3. Wait for IRCC to contact the person you’re sponsoring

If your or is not in Canada, Immigration, Refugees and Citizenship Canada (IRCC) sends your application to the IRCC visa office for the area where they live.

The visa office decides whether your relative or family member:

They also decide whether there are other reasons to refuse the application for status. For example, they can refuse because of a misrepresentation by you or the person you're sponsoring. This means giving false information to IRCC or leaving out information that's required.

Misrepresentation is complicated. So it's important to get legal advice if you think it might have happened.

If you're sponsoring your or who's in Canada, an immigration office in Canada makes these decisions.

IRCC contacts your relative or family member to get the information they need to make a decision about the sponsorship. They can also ask the person to come for an interview.


IRCC will have the documents that you sent with the sponsorship application. They may want to see the originals of documents, such as passports, birth certificates, and marriage certificates.

They can also ask for more documents. They do this if they don't think the documents they have are enough to show that your relative or family member qualifies to be sponsored. For example, they might want more of the relationship between you and a spouse or partner.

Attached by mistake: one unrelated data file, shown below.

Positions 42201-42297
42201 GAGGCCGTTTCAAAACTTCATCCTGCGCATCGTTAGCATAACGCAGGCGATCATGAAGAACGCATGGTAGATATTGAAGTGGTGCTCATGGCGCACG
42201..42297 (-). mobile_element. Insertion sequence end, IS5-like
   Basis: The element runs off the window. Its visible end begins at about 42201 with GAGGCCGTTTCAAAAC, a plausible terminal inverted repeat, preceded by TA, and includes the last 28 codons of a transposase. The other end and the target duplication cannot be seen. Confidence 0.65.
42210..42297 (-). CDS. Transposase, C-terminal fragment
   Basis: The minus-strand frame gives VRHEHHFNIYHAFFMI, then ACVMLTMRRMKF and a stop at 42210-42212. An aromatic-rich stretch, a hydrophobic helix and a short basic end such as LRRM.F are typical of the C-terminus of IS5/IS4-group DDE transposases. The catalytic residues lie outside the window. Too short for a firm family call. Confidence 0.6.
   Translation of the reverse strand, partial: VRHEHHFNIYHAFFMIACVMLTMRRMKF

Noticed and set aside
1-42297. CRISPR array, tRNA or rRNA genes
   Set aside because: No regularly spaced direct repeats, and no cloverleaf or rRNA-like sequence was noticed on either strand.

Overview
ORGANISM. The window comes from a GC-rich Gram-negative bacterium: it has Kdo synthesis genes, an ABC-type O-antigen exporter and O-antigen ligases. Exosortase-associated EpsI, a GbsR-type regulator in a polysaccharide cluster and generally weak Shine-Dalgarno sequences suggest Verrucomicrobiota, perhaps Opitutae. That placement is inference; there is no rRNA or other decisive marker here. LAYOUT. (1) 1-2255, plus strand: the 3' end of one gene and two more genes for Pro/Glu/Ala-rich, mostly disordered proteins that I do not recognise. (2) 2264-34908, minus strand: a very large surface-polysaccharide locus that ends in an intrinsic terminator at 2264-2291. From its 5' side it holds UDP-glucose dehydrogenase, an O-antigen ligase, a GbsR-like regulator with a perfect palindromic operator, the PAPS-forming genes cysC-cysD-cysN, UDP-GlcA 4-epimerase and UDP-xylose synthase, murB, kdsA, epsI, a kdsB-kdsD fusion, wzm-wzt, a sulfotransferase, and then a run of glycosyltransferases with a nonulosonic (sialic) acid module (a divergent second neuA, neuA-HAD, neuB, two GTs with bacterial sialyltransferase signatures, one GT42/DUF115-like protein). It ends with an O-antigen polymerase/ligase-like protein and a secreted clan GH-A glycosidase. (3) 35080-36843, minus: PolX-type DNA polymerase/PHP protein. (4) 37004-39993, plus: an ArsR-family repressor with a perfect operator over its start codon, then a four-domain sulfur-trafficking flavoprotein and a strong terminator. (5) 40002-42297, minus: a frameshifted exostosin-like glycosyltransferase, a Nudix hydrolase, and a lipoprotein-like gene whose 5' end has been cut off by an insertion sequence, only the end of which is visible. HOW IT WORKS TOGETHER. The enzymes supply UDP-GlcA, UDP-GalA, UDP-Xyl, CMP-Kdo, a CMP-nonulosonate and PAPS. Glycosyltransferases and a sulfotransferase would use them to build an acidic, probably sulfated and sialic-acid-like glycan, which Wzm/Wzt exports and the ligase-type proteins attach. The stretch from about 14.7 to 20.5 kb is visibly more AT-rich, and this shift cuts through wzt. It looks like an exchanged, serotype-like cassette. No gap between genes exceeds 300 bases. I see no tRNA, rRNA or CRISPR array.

Almost everyone who applies for a permanent resident visa has to give what IRCC calls biometrics. This means they have their fingerprints and a photo taken. IRCC sends them a letter saying where to have their biometrics done.

Medical exams

IRCC will ask your relative or family member to have a medical exam. They must choose a doctor on IRCC’s list.

If they have a spouse, common-law partner, or a , that person will also have to do medical exams. This is true even if the application for permanent residence says that they’re not coming to Canada.

The doctor sends the results directly to IRCC. IRCC looks at the results and decides whether or not your relative or family member is . Read more about being inadmissible in Step 4.

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